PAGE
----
Taylor Swift Friendship Action Network (TS FAN)
This is not a musical act, but I was psyched to run into Joe (one of Rookie’s token boys) and Jon (who is smart and fancy). We had a long Taylor Swift email thread going when Red came out, and Jon coined this name for us. Here is our club picture, decorated (sorry, ART DIRECTED) by me.
You know how I said I had to leave early the last time I went to Pitchfork because I was overcome by hatred for everyone and everything around me? This time I planted myself right in the middle of what had the potential to be an equally claustrophobic, drug-stinky, and violent affair, but was instead one of the BEST EXPERIENCES OF MY LIFE.
First my friends and I were kind-of-close-but-not-close-enough-to-see the stage, and I suggested we go to the back like we did for Björk. Then our goddess came out, and we were just pulled toward her through some magnetic force (her shiny getup?) and I totally went with it. The jumpiness of the crowd shook me of my aversion to fist-pumping and I gave myself over to the power of her voice. By the end of her set we were pretty close to the front of the stage but spread out from one another, so I sang along to “Paper Planes” with a gaggle of girls I didn’t know and asked two strangers to hoist me up when “Bad Girls” started. (I had to pee the whole time, but I figured the only thing that could be more fun than crowd-surfing at M.I.A. was crowd-surfing at M.I.A. while relieving one’s bladder.) The coolest part of being up there (besides the literally COOLest part, that is to say, the layer of the music festival atmosphere that is not shrouded in body odor) was looking out and seeing no end to the crowd. For someone like me who is all WE’RE BORN ALONE AND WE DIE ALONE, M.I.A. made me feel weirdly connected to even the bro-iest of bros. I was shocked at how safe and secure it felt to be passed around. When I came down, an older brother-type who’d gently inserted himself into our conversation earlier told me he was proud of me and gave me a hug. There is something to be said for thousands of people, mostly on the brink of adulthood, singing along to radical songs about the abuse of power, even if some see it as just dance music.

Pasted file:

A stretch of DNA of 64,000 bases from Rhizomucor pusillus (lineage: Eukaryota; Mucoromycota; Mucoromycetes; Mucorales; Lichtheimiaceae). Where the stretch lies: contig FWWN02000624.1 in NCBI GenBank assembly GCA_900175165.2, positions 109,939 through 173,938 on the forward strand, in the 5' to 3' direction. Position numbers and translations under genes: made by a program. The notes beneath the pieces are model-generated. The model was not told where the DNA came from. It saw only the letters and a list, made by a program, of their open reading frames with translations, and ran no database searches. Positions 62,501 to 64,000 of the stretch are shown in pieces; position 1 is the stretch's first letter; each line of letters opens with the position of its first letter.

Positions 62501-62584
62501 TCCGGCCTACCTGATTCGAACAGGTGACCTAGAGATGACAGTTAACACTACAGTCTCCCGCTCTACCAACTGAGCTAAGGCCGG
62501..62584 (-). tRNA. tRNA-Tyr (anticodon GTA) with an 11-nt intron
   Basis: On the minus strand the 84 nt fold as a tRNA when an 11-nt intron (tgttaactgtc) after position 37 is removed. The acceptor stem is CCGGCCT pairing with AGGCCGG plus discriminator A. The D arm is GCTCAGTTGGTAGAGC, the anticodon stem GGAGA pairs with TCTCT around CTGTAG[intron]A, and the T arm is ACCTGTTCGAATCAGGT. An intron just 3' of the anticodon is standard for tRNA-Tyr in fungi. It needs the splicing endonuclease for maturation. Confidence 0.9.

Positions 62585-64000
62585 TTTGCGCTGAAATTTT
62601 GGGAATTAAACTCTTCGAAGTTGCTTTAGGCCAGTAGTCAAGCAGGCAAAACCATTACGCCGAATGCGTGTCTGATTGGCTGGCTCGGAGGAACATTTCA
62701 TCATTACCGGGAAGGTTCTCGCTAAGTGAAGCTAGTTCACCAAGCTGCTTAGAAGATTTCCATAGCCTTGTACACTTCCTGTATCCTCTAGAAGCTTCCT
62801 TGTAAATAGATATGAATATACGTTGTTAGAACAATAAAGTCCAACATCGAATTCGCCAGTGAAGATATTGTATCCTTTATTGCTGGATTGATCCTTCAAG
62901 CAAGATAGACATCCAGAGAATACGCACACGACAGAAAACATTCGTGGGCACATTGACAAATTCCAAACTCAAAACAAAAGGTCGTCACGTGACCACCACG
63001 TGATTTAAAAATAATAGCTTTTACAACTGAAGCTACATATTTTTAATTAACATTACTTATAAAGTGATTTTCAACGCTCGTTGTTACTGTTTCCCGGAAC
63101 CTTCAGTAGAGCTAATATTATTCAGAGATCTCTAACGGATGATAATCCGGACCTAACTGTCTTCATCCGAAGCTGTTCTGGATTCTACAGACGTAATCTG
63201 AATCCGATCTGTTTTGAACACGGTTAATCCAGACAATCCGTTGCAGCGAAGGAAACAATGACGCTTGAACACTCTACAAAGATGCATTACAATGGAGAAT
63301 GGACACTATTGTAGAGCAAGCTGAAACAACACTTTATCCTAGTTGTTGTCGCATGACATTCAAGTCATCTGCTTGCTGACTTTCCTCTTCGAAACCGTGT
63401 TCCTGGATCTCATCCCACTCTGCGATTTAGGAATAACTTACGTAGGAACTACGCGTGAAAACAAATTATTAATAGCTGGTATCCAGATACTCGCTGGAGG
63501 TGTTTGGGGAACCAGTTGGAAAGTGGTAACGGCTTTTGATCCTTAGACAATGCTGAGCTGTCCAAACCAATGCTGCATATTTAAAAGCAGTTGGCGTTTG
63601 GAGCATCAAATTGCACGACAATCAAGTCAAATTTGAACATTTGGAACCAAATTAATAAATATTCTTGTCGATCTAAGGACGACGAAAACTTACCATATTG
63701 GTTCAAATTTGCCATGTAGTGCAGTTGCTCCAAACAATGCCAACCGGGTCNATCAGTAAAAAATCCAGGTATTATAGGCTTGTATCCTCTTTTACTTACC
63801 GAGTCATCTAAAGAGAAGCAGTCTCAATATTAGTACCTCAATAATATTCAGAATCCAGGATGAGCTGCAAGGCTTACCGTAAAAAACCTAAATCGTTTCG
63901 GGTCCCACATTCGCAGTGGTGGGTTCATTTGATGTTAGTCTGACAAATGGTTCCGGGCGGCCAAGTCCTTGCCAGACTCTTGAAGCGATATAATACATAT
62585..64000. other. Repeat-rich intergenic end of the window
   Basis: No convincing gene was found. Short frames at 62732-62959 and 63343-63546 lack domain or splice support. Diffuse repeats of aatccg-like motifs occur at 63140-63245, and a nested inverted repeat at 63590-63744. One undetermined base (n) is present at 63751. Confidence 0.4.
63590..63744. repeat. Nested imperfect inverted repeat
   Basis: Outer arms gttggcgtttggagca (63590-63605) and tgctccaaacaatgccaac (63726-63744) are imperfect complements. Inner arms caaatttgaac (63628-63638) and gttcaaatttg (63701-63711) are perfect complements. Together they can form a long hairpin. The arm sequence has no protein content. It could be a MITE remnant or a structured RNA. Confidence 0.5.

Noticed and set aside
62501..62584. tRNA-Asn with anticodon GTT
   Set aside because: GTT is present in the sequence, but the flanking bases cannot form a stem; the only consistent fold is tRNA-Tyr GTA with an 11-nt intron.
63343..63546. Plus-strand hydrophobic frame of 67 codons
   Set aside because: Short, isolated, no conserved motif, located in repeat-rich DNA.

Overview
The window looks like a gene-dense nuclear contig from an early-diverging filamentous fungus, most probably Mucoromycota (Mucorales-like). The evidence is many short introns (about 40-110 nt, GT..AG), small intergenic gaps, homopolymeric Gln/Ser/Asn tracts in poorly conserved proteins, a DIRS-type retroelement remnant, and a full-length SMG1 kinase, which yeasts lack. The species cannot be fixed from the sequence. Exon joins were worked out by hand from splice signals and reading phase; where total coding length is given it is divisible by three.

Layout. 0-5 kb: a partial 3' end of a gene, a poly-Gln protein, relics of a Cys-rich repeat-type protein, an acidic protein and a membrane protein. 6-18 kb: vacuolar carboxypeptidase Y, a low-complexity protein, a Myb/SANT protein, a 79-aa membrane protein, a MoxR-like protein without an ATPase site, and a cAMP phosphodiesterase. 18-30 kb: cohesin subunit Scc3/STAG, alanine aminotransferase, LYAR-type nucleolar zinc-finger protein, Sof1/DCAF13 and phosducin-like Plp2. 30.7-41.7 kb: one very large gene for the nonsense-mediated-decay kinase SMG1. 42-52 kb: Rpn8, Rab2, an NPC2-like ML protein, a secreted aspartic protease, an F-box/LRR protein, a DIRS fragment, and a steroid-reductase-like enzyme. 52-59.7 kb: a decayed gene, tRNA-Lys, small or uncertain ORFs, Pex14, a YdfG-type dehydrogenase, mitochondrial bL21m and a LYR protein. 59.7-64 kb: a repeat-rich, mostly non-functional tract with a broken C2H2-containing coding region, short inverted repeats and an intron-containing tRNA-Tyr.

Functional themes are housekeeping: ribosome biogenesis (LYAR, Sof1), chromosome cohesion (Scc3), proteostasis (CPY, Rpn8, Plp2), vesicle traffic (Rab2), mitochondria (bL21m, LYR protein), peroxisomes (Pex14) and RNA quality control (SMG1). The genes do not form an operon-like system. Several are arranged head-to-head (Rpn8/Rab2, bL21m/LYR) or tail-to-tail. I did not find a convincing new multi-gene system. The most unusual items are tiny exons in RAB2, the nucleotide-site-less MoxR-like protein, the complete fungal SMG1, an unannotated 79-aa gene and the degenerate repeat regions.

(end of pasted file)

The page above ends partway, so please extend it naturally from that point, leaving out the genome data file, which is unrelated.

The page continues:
I was wearing denim shortalls and they were completely sweat-soaked. When I got home my sister said she could smell me from the next room, and I tormented her by inching in closer.
It was a really great night. ♦